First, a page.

This chapter explains what happens when a template tries to access a variable, and how the variables are stored.
When you call
Template.process it will internally create an
Environment object that will be in use until
process returns. This object stores the runtime state of template processing. Among other things, it stores the variables created by the template with directives like
global . It never tries to modify the data-model object that you pass to the
process call, nor does it create or replace shared variables stored in the configuration.
When you try to read a variable, FreeMarker will seek the variable in this order, and stops when it finds a variable with the right name:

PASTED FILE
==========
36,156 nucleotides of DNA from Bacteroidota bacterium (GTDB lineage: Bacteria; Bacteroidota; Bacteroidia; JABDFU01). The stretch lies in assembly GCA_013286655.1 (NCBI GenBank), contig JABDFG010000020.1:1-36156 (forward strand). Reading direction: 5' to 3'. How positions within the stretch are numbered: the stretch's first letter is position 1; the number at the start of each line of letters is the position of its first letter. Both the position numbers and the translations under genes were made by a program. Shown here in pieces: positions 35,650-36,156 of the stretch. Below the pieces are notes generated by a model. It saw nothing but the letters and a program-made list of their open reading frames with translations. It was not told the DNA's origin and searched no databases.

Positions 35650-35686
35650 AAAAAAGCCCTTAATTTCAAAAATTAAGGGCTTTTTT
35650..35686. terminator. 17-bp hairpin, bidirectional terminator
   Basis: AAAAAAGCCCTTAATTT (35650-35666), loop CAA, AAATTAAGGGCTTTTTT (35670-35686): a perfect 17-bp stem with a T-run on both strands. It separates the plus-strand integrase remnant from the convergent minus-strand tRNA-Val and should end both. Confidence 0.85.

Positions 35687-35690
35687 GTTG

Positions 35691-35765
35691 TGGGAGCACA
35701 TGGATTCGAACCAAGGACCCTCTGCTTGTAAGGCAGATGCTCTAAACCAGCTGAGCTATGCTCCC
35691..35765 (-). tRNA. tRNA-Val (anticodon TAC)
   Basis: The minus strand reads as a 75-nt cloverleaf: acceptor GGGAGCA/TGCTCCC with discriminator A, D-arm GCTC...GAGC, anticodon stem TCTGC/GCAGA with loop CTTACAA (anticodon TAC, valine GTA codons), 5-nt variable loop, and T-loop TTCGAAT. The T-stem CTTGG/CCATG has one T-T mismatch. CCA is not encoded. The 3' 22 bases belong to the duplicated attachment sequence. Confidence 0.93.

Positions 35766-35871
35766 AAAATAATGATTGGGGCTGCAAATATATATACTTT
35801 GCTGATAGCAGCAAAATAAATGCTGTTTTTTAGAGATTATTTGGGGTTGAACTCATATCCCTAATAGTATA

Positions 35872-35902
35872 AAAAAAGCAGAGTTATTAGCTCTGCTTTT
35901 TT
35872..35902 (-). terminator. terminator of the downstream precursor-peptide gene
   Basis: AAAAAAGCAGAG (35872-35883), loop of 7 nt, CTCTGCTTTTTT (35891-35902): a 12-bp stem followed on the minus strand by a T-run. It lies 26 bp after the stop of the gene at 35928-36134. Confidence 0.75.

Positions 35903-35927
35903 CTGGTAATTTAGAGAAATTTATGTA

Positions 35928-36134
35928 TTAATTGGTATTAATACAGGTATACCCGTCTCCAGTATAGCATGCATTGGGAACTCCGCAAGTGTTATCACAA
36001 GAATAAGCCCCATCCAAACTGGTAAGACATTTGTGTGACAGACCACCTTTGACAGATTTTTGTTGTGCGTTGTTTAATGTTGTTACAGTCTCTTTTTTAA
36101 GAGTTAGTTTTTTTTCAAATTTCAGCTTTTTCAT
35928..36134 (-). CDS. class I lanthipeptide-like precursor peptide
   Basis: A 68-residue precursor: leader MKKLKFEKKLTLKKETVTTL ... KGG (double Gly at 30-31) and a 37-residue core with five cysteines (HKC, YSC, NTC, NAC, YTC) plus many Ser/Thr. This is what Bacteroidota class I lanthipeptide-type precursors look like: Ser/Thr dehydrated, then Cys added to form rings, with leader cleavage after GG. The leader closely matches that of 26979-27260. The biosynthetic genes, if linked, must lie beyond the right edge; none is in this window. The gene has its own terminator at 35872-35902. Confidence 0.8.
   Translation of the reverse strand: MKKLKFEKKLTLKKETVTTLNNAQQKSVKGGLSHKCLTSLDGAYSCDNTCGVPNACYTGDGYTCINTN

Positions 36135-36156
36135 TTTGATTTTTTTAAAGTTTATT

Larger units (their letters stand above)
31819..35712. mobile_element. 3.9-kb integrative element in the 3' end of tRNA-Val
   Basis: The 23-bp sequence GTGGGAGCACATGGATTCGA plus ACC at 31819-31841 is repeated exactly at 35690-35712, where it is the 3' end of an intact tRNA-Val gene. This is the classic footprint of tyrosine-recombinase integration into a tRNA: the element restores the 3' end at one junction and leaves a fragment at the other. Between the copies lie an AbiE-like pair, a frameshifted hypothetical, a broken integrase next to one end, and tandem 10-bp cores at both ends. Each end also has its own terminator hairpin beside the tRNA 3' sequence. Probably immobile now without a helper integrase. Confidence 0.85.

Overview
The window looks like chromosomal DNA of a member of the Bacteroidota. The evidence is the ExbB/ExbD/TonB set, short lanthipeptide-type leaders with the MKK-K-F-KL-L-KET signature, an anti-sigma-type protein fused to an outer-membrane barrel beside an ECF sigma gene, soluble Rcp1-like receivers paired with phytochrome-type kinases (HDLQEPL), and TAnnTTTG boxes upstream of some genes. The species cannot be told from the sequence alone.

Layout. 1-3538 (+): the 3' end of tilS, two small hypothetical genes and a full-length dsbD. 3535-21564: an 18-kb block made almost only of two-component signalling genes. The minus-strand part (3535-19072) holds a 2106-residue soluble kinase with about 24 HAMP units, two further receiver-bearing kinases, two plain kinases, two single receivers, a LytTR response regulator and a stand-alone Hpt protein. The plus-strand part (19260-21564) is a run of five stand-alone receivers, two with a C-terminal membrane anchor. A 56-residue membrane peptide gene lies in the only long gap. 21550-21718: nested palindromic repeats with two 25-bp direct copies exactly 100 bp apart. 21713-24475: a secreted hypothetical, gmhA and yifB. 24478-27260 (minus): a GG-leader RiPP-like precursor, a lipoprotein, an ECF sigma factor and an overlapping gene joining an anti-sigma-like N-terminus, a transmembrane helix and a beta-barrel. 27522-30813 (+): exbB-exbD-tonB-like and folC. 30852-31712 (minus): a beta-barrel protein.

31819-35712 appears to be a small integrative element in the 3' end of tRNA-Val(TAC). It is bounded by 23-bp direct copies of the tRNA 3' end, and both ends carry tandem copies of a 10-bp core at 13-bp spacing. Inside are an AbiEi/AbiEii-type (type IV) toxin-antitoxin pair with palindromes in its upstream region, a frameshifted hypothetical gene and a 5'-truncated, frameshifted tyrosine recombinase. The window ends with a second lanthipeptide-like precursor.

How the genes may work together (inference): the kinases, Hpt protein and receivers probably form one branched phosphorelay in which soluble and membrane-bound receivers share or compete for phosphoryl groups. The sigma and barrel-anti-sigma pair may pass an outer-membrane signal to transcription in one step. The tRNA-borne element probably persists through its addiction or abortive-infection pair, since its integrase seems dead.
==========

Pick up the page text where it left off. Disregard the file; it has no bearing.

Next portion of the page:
In the Environment:
If you are in a loop, in the set of loop variables. Loop variables are the variables created by directives like
If you are inside a macro, in the local variable set of the macro. Local variables can be created with the
localdirective. Also, the parameters of macros are local variables.
In the current namespace. You can put variables into a namespace with the
In the set of variables created with
globaldirective. FTL handles these variables as if they were normal members of the data-model. That is, they are visible in all namespaces, and you can access them as if they would be in the data-model.
In the data-model object you have passed to the
In the set of shared variables stored in the
In practice, from the viewpoint of template authors these 6 layers are only 4 layers, since from that viewpoint the last 3 layers (variables created with
global , the actual data-model object, shared variables) together constitute the set of global variables.
Note that it is possible to get variables from a specific layer in FTL with special variables.